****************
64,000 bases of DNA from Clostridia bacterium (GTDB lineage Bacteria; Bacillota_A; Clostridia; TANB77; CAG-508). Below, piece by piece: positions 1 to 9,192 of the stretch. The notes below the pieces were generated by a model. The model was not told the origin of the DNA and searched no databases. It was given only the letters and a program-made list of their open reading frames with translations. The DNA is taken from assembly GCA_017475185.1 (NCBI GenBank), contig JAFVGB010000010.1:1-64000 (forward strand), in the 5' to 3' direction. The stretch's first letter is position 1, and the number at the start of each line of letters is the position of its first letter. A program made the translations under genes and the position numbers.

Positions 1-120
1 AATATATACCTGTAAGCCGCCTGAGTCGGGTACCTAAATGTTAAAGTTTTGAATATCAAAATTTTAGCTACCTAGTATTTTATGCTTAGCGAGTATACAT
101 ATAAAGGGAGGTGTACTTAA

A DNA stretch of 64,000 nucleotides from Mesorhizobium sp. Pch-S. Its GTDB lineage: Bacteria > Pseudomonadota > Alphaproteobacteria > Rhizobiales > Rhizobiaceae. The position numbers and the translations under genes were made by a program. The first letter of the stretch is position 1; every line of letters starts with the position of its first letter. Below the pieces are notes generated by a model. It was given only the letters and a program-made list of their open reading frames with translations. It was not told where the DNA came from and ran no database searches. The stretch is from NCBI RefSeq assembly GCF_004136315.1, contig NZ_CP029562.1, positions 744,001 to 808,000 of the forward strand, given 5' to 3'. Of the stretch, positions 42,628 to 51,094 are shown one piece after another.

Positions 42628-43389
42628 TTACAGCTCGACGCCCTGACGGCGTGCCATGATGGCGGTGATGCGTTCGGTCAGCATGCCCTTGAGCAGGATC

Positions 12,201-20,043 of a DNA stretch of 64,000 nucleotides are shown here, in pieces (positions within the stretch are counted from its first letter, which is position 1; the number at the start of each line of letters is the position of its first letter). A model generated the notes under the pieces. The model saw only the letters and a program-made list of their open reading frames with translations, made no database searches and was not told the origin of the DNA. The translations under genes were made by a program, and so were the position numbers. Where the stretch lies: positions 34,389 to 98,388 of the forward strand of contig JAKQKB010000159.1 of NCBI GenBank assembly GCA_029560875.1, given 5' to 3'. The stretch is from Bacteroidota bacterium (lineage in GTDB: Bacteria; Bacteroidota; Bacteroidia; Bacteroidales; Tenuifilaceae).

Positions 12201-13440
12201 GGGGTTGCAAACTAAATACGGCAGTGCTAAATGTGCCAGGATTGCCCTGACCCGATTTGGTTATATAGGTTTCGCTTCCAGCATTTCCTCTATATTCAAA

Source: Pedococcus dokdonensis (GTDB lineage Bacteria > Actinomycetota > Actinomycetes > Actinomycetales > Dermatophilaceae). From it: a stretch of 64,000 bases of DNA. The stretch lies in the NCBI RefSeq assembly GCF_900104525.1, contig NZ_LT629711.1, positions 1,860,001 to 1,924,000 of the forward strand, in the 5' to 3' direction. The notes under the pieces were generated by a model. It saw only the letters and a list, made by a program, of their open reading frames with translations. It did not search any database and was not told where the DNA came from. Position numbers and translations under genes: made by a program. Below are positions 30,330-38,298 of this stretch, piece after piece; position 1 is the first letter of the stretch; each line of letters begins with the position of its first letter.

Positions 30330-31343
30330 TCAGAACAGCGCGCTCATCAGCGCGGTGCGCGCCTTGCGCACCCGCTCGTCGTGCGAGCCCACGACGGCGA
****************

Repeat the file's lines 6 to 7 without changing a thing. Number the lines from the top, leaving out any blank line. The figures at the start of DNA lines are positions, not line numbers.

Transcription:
Positions 42628-43389
42628 TTACAGCTCGACGCCCTGACGGCGTGCCATGATGGCGGTGATGCGTTCGGTCAGCATGCCCTTGAGCAGGATC